Berlin-based Wooga made a big splash in social games with casual hits like Bubble Island, Monster World, and Diamond Dash. But making the switch from Facebook games to mobile wasn’t easy for the 5-year-old company. It had a false start with a game in the HTML5 format, the lingua franca of the web, and shifted gears.

But Jens Begemann, the chief executive of Wooga, kept at it. Last fall, the company launched Jelly Splash, which became a monster hit, as did Pearl’s Peril. Now 70 percent of the company’s revenues come from mobile, and revenues are double what they were a year ago. With a refined process for making games, Begemann believes the company can keep growing with about two hits a year.

We sat down with Begemann for an interview at the Game Developers Conference in San Francisco this week. Here is an edited transcript of our talk.

Jelly Splash Title Screen

Above: Jelly Splash title screen

Image Credit: Wooga

GamesBeat: Last time we talked, Jelly Splash was doing well. What’s your update on how things have gone so far?

Jens Begemann: Jelly Splash continues to do very well. We have since also launched on Android. We’re happy that it’s stayed high in the charts for so long. As a result of that, our revenues as a company are now twice as high as they were a year ago. We’re happy with our growth. We’re expanding and growing.

GamesBeat: Do you credit that mostly to the one game?

Begemann: For us, the key is how we can repeatedly create hits. In this industry, in mobile, which is very hit-driven, it’s about how you can have multiple hits. Our goal is to have two hits a year. We had two last year, which were Pearl’s Peril and Jelly Splash. Jelly Splash got more media attention, but both were very successful.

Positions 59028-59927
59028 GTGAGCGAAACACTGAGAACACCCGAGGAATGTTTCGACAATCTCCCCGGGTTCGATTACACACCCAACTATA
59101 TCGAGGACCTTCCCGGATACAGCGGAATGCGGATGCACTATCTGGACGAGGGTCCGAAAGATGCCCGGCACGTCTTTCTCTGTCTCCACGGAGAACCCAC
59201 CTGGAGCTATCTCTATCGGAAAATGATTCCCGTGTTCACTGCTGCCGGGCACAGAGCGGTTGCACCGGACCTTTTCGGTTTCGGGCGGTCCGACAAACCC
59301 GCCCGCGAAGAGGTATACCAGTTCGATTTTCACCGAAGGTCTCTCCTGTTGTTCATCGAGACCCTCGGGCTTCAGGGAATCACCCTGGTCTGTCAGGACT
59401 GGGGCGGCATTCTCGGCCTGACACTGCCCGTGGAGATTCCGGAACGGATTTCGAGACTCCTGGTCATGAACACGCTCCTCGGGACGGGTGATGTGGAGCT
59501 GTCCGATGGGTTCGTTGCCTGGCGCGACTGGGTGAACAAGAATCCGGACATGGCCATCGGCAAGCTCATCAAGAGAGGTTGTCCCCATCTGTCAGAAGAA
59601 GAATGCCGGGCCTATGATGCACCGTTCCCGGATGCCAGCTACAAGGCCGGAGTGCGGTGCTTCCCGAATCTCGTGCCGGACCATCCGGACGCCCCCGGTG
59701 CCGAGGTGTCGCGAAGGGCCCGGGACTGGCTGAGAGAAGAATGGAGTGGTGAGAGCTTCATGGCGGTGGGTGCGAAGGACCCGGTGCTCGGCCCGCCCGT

What we’ve done over the last year is completely change the way we create games. This is how we show it visually. We call it the hit filter. We develop about 40 prototypes a year. Out of those, we stop most of them. Only about 10 games go into production. Some of them soft launch. We expect only three full launches out of those 40 prototypes. But because of always filtering along the way, questioning every project every few months, we believe we can filter out the hits and thereby have two hits like we did last year.

GamesBeat: Where does the internal filtering give way to the user testing? At what point do you introduce the game to users?

Begemann: There are three stages. In the early stage, when it’s about concepts, we’re internally discussing it. When it comes to a prototype, we already do internal user tests. We get people from outside and give them the prototype and let them play it. We see what they do. In addition, we also have everyone at Wooga playing these prototypes.

As soon as you go to soft launch – that’s when you launch it in one market – then you go and watch the numbers, and the decisions are based entirely on the numbers from consumers.

Wooga staff

Above: Wooga staff

Image Credit: Wooga

GamesBeat: At what point would you say you are most drastically changing the ideas behind your games?